Anno Dracula by Kim Newman
Review by Daniel Cann
When you think of vampires these days’ themes such as romance, teen angst and self-obsession immediately come to mind. There are countless novels, films and television programmes that have subverted the genre which all began with Bram Stoker’s novel ‘Dracula’ back in 1897. Little did the author know just how much of an impact his fictional creation would have on the years that followed.
Anno Dracula written by novelist, critic, broadcaster and horror aficionado Kim Newman is a return to form and is clearly of the Bram Stoker – Hammer Horror vintage. Set in 1888 (three years after the events depicted in Stoker’s source novel) the action takes place in an alternate reality where instead of being vanquished Count Dracula has triumphed and is married to Queen Victoria. London and its citizens increasingly choose to become vampires and the British Empire is under the spell of the Wallachian Prince.
In the backstreets of Whitechapel a killer known as ‘Silver Knife’ is slaying vampire girls. The eternally young Genevieve Dieudonne and Charles Beauregard of the Diogenes Club join forces in hunting the killer, an endeavour that will bring them ever closer to England’s most despotic and bloodthirsty ruler yet.
What Newman has managed to do here is both original and hugely entertaining. As I read the novel I kept smiling at his imagination and creativity. In fact it is amazing that no one else has attempted an alternate Dracula novel before. Thankfully Newman is best equipped to tackle this subject thanks to years of research and confessing to being an unashamed fan since the age of eleven.
The novel cleverly weaves historical figures with fictional ones so characters such as Queen Victoria, Oscar Wilde and Sir Charles Warren occupy the same universe as Dracula, Mycroft Holmes, Dr Jekyll, Dr Moreau, John Seward and Lord Ruthven. One of the true delights of reading this novel is spotting all of the references to the Jack the Ripper case as well as all the fictional characters from the Victorian era. Holmesians, Ripperologists, fans of Robert Louis Stephenson, Rudyard Kipling and of course Bram Stoker will all get something out of this.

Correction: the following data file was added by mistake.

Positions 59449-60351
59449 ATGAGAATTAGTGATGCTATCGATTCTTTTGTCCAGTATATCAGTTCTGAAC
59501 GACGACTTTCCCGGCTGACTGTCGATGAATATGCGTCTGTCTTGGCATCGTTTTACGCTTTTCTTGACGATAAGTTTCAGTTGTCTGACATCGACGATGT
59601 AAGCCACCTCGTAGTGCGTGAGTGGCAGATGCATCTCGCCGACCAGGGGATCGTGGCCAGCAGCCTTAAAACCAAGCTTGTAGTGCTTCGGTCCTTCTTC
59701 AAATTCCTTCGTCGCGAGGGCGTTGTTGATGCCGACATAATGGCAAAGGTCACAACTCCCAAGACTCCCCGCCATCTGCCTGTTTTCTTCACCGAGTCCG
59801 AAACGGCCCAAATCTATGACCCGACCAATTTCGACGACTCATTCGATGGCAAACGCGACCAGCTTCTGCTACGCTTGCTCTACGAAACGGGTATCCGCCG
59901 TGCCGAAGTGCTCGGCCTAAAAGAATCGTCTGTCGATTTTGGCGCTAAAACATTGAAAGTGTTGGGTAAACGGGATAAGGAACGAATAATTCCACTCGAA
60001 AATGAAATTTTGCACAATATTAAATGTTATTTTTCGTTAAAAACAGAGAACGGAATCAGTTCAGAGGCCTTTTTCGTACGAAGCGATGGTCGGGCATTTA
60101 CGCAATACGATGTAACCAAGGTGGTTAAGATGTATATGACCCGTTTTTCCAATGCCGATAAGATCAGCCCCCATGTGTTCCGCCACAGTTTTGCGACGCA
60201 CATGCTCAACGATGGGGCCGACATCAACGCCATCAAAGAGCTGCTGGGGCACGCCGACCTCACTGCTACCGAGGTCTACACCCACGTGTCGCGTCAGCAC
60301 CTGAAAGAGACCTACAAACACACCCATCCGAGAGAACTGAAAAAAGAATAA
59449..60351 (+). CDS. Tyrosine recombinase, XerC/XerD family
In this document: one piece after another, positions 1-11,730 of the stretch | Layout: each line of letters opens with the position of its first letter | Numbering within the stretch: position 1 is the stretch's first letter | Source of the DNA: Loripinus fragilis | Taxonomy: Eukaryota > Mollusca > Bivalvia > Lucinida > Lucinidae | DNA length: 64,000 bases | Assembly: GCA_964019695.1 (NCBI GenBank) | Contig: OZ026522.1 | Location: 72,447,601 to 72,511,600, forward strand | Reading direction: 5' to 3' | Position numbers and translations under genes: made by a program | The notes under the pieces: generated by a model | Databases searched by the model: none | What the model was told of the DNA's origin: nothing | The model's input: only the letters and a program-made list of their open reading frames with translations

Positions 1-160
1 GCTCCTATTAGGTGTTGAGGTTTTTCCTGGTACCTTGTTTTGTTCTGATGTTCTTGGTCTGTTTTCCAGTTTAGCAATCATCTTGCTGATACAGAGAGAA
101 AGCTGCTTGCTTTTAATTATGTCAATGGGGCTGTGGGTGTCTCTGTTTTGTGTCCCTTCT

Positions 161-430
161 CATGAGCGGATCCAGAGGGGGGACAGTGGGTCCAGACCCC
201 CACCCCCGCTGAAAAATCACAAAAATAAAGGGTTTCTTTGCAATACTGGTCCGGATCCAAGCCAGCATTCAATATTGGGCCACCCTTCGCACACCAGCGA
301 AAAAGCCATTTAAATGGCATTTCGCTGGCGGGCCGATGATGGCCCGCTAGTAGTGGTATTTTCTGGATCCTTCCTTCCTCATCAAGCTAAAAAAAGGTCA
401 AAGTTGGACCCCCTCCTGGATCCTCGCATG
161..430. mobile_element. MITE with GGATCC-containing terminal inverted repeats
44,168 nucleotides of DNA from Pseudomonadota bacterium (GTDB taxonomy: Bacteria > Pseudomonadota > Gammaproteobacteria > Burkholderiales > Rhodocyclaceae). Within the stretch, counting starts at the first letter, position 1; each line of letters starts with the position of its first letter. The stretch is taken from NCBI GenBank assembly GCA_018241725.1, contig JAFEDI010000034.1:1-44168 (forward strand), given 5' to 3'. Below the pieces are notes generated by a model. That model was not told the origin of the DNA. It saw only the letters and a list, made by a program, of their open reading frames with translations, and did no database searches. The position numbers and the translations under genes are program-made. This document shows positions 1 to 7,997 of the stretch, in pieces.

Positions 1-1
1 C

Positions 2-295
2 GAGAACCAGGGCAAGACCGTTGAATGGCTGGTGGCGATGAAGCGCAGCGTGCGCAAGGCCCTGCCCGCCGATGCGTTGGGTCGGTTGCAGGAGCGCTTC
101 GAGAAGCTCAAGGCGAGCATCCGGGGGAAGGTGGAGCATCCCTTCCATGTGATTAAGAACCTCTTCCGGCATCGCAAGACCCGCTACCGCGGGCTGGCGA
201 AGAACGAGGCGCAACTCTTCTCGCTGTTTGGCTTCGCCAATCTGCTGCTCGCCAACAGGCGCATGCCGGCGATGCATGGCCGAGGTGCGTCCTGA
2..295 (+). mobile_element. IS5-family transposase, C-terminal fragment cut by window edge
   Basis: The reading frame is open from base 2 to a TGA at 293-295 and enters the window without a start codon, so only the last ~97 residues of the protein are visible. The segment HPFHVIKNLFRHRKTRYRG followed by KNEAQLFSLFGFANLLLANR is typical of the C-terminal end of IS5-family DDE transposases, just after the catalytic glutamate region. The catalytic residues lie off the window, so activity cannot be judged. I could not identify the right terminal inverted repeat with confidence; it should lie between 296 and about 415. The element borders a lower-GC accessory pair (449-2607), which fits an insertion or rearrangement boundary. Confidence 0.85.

It is clear that Newman not only possesses a great imagination but also extensive historical knowledge. The novel contains plenty of references to the tensions of the day between socialists, republicans, Fenians, aristocrats and the ruling elite of the day. This is all given a neat twist thanks to the vampire plot! Also Victorian values are wonderfully debunked as the late nineteenth century is portrayed as it really was as a dangerous time with widespread violence and social unrest – The Bloody Sunday Riot took place only the year before this novel is set.
Not only is there is great attention to detail there are vivid descriptions of characters, events and setting. Yes it is gory, graphic and horrific (its supposed to be!) but all of this is neatly balanced with dry wit and gallows humour. The reader is taken on one heck of a ride through gaslit fogbound London. It is truly a squalid, unforgiving and very dangerous place as it was in reality, but with vampires running amok it is given heightened intensity. Fans of old school as well as contemporary horror will get a big kick out of this.
The book succeeds not just as horror but also as a thriller and detective novel combining politics, romance and history. Newman has produced an excellently crafted, well-plotted, fast-paced, sure-footed, incident-packed and macabre thrill fest.
This edition not only comes with one of the best horror novels I have read but also extras such as an annotations section detailing Newman’s influences, an alternate ending, an Anno Dracula screenplay as well as articles and ideas. This is essential reading for all fans of the genre. This is essential reading for all fans of the genre. As fellow horror aficionado and writer Neil Gaiman says this is ‘compulsory reading…glorious.’’
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